Britain's On Again, Off Again War on Terror
A number of recent developments have illustrated the problems facing the British government as it struggles to combat Islamic terrorism. Most significantly, Britain’s highest court of appeal, the Law Lords, ruled that Abu Qatada, the extremist preacher who has been described as Osama bin Laden’s right-hand man in Europe, can be deported to Jordan, where he faces jail for terrorist offenses.
Unfortunately, we haven't seen the back of Qatada just yet. His lawyers are appealing to the European Court of Human Rights, meaning Qatada could remain in Britain for another year or more. And ominously, the very next day, that same European court awarded Qatada and several other terror suspects thousands of pounds in compensation, after ruling that their detention without trial breached their human rights.
Meanwhile, the International Commission of Jurists claimed that British and American actions designed to combat terrorism had undermined international law, and Stella Rimington -- who as the head of MI5 in the 1990s was charged with protecting Britain from terrorists attacks, but these days prefers to endear herself to the chattering classes and boost her book sales with attacks on the UK and U.S. anti-terror policies -- accused the British government of exploiting the public's fear of terrorism to curtail civil liberties.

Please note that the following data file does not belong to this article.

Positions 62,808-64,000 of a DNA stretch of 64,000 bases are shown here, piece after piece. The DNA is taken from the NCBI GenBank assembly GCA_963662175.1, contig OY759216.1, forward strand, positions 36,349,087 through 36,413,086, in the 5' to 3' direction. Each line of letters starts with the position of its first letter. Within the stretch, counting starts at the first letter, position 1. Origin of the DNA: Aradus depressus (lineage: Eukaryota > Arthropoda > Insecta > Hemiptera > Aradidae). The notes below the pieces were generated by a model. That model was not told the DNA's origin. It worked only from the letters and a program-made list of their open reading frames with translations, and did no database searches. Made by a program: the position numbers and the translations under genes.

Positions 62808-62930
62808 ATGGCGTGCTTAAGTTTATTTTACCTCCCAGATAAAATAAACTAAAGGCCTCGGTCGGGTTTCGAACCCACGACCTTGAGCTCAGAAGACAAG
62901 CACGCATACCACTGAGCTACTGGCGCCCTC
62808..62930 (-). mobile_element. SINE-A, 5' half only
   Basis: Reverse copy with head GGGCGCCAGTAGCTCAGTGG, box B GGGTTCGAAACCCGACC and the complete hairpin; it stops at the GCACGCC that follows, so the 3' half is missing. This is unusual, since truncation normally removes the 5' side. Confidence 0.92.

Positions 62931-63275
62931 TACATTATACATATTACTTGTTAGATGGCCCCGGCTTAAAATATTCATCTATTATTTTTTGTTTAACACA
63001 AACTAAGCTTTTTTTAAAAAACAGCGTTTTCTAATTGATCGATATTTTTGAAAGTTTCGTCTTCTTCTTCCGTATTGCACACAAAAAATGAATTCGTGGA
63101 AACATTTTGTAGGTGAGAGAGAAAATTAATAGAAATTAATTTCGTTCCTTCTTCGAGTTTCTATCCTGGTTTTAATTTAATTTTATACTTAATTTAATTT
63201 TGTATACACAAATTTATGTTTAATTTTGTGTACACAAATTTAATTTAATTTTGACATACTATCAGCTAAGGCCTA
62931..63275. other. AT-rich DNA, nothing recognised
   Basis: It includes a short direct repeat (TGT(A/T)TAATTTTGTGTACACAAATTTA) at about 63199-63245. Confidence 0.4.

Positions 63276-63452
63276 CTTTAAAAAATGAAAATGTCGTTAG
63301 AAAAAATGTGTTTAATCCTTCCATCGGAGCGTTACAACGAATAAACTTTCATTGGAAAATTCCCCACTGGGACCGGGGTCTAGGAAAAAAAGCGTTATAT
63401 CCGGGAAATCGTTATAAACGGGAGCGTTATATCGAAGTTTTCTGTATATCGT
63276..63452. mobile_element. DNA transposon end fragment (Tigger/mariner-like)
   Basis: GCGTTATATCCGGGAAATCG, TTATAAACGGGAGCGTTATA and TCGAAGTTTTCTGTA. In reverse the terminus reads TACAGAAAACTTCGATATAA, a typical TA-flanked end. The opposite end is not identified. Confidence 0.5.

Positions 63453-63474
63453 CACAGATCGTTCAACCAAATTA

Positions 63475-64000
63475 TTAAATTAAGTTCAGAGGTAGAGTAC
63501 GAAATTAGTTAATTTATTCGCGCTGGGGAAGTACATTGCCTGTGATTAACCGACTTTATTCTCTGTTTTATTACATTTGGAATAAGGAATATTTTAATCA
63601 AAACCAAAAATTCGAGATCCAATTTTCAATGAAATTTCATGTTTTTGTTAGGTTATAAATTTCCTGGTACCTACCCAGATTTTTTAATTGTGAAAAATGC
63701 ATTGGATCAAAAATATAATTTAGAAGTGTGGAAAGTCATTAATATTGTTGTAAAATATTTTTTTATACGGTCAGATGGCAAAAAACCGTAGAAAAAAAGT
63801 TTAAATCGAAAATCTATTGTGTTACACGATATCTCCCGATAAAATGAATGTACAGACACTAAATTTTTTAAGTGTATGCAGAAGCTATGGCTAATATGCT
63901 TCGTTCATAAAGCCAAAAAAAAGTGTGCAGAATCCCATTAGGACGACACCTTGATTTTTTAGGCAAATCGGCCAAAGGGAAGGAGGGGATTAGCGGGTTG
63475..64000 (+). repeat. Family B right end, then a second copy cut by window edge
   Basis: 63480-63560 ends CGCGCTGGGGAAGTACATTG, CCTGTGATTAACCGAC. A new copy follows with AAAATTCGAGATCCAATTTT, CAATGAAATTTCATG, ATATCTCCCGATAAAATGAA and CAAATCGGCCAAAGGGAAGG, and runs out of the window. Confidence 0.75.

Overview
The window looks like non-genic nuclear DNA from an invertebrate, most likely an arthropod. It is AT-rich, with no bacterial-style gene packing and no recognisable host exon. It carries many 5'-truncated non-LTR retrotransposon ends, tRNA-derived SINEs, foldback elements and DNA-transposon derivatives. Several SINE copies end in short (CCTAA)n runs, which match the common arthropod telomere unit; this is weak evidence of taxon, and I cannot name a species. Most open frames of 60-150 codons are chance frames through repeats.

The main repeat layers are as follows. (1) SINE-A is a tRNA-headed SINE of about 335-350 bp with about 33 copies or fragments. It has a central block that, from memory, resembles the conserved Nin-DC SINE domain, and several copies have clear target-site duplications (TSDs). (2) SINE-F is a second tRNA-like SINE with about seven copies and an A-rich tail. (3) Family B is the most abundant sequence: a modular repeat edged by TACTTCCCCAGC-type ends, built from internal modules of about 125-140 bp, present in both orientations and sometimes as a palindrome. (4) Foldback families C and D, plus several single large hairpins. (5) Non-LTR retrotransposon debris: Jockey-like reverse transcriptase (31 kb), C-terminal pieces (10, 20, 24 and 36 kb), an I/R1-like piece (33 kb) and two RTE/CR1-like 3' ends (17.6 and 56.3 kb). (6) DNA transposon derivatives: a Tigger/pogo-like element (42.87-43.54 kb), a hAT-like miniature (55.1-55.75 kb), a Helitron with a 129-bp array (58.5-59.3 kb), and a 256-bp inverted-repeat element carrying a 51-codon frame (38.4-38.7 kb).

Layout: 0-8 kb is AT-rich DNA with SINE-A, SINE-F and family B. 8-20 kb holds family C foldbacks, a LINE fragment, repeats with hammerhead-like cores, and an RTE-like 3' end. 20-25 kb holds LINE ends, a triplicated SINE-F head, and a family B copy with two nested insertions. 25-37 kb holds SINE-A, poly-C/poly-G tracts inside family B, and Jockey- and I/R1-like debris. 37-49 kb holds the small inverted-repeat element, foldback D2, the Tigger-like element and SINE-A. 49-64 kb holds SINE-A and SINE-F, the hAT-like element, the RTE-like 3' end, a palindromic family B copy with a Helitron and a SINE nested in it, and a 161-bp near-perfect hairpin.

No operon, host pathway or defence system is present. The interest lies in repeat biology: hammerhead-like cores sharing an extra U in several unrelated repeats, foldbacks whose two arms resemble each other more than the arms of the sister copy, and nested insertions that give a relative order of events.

In other news, a think tank revealed how pupils at some Muslim schools in Britain are being exposed to material that attacks "anti-Islamic" culture and rejects integration (one website likened a child who plays chess to "one who dips his hands in the blood of swine"); librarians were told to move the Bible and other religious books to top shelves, along with the Koran, after Muslims demanded their holy book be placed above other books; and education chiefs decreed that pupils should talk about the July 2005 terror attacks which killed 52 people in London "from the perspective of the bombers" -- a move guaranteed to launch a thousand essays that go something like "alienation, yadda yadda yadda ... British and American foreign policy, yadda yadda yadda."
In other words, it's been a typical couple of weeks in Britain's half-hearted, half-baked war on terror. Many of the government's problems are self-inflicted. On one hand, the security services struggle to combat the immediate threat posed by extremists. On the other hand, ministers signal that they will tolerate a certain degree of extremism with craven acts such as the banning of Geert Wilders, while civil servants and NGOs roll out a steady stream of initiatives which reassure Muslims that, while their integration into British society is desirable, they can pretty much dictate the terms.